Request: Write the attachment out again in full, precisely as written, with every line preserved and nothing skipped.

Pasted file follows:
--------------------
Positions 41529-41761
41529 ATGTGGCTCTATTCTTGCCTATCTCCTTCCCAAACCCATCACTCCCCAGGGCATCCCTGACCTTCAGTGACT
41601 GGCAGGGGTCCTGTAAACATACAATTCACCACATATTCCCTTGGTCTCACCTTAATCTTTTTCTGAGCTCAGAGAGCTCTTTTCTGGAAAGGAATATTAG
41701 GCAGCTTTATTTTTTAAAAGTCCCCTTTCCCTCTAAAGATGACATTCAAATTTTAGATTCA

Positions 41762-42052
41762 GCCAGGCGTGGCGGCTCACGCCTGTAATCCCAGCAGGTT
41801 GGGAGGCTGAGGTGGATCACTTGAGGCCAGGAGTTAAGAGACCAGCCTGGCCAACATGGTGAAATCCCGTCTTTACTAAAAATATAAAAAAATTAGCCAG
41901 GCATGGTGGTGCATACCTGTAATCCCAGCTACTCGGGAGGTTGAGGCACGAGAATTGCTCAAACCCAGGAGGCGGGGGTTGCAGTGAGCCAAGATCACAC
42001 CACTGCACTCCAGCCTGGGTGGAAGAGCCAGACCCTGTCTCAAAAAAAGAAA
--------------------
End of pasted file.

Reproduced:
Positions 41529-41761
41529 ATGTGGCTCTATTCTTGCCTATCTCCTTCCCAAACCCATCACTCCCCAGGGCATCCCTGACCTTCAGTGACT
41601 GGCAGGGGTCCTGTAAACATACAATTCACCACATATTCCCTTGGTCTCACCTTAATCTTTTTCTGAGCTCAGAGAGCTCTTTTCTGGAAAGGAATATTAG
41701 GCAGCTTTATTTTTTAAAAGTCCCCTTTCCCTCTAAAGATGACATTCAAATTTTAGATTCA

Positions 41762-42052
41762 GCCAGGCGTGGCGGCTCACGCCTGTAATCCCAGCAGGTT
41801 GGGAGGCTGAGGTGGATCACTTGAGGCCAGGAGTTAAGAGACCAGCCTGGCCAACATGGTGAAATCCCGTCTTTACTAAAAATATAAAAAAATTAGCCAG
41901 GCATGGTGGTGCATACCTGTAATCCCAGCTACTCGGGAGGTTGAGGCACGAGAATTGCTCAAACCCAGGAGGCGGGGGTTGCAGTGAGCCAAGATCACAC
42001 CACTGCACTCCAGCCTGGGTGGAAGAGCCAGACCCTGTCTCAAAAAAAGAAA